US Anti-Doping Agency Brings Formal Charges Against Lance Armstrong
Originally published on Wed June 13, 2012 4:22 pm
The U.S. Anti-Doping Agency has brought formal doping charges against cyclist Lance Armstrong.
The Washington Post, which broke the story, reports that as a result "Armstrong has been immediately banned from competition in triathlons."
The Post adds:
"In the 15-page charging letter obtained by The Post, USADA made previously unpublicized allegations against Armstrong, alleging it collected blood samples from Armstrong in 2009 and 2010 that were "fully consistent with blood manipulation including EPO use and/or blood transfusions." Armstrong has never tested positive.
"In February, the U.S. Attorney's Office in Los Angeles ended a nearly two-year investigation into doping allegations involving Armstrong without bringing criminal charges. As part of that investigation, Armstrong's former teammates Floyd Landis and Tyler Hamilton cooperated with federal agents and publicly accused Armstrong of doping."
Armstrong maintained his innocence in a statement released on his website.
"These are the very same charges and the same witnesses that the Justice Department chose not to pursue after a two-year investigation," Armstrong said. "These charges are baseless, motivated by spite and advanced through testimony bought and paid for by promises of anonymity and immunity."
As we've reported, Armstrong has been dogged by allegations of doping for years. In February, federal prosecutors decided to drop its case against Armstrong.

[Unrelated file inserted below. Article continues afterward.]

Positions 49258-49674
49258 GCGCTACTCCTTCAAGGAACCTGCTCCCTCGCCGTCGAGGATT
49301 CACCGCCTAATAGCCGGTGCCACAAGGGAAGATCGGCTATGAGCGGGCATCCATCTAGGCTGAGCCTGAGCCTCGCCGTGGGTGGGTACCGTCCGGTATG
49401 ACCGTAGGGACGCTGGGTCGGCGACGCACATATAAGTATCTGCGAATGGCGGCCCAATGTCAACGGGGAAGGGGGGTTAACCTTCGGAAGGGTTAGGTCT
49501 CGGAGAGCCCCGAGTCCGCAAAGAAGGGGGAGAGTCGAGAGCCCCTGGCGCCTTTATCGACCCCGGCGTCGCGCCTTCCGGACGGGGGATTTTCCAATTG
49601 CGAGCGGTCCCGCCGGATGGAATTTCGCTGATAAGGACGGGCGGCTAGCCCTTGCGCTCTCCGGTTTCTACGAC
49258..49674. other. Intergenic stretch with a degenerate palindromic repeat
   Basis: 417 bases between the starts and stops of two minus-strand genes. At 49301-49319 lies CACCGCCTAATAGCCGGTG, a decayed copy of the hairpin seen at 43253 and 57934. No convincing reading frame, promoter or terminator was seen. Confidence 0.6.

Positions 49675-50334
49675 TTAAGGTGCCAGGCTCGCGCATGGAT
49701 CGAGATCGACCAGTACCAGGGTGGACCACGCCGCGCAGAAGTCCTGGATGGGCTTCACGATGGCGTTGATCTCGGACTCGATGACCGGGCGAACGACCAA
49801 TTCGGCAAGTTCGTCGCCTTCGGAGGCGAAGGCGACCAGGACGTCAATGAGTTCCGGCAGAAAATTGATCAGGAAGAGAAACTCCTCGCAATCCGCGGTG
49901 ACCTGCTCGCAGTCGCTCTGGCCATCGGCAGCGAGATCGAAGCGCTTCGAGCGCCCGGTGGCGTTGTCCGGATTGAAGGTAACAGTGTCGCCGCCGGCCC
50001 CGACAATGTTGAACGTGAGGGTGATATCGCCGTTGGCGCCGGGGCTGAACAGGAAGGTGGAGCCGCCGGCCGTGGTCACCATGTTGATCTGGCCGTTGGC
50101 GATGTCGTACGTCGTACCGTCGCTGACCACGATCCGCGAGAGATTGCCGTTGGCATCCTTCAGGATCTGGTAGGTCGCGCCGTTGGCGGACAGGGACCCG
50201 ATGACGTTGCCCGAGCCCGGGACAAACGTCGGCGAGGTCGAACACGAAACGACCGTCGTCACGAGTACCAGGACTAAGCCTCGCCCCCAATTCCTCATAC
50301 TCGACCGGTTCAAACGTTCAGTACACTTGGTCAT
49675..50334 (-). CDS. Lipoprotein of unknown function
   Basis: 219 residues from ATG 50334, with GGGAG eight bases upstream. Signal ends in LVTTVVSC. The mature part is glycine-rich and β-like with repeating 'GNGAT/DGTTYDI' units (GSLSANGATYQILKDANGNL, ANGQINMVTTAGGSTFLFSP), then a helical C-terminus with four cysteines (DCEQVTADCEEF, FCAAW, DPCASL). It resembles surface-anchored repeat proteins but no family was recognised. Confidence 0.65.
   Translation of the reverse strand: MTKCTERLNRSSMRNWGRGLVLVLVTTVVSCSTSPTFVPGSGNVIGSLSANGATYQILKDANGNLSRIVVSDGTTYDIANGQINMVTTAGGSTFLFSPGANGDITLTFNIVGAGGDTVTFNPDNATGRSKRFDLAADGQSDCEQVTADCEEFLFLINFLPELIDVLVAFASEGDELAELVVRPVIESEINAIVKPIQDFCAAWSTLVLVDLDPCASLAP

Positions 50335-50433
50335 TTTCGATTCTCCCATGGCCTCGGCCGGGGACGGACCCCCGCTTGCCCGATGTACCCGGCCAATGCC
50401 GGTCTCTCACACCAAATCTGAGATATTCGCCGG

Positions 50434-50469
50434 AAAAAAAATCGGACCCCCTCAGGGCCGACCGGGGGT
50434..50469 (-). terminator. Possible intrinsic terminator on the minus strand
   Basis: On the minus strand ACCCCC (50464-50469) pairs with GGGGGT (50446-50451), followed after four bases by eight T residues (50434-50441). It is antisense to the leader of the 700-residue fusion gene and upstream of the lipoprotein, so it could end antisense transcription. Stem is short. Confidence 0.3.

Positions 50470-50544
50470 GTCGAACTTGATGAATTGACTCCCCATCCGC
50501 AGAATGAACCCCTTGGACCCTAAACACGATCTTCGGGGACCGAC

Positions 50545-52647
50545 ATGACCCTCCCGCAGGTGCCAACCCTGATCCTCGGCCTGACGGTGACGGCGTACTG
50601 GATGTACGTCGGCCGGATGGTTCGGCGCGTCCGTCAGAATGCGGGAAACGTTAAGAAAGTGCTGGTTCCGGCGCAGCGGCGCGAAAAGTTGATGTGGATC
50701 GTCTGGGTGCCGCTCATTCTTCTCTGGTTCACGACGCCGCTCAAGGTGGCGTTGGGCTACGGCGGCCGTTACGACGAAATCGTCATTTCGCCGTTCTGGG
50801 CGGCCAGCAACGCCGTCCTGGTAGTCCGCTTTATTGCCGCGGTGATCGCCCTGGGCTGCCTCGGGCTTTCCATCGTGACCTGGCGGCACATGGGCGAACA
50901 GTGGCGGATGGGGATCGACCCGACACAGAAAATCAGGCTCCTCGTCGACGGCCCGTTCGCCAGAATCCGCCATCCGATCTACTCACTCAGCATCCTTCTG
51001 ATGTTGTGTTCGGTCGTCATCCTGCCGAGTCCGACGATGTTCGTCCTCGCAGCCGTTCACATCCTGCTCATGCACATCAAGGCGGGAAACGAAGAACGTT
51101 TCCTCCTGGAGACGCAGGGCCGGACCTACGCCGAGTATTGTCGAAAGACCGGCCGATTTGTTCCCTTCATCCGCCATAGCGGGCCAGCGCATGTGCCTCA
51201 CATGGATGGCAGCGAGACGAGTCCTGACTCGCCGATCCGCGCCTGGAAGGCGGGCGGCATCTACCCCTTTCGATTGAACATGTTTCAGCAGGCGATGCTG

Update at 6:19 p.m. ET. This Is The First Step:
The USADA has issued a statement confirming that a letter was sent to Armstrong and to five other individuals "formerly associated with the United States Postal Service (USPS) professional cycling team."
"USADA only initiates matters supported by the evidence," the statement reads. "We do not choose whether or not we do our job based on outside pressures, intimidation or for any reason other than the evidence. Our duty on behalf of clean athletes and those that value the integrity of sport is to fairly and thoroughly evaluate all the evidence available and when there is credible evidence of doping, take action under the established rules."
Update at 4:27 p.m. ET. 'Massive Doping Conspiracy':
The Post reports that the charging letter, dated June 12, "further alleges that Armstrong and five former cycling team associates — three doctors including the famous Italian physician Michele Ferrari, one trainer and team manager Johan Bruyneel— engaged in a massive doping conspiracy from 1998-2011, and that "the witnesses to the conduct described in this letter include more than ten (10) cyclists . . ."
The charges, reports the Post, could cost Armstrong his seven Tour de France titles.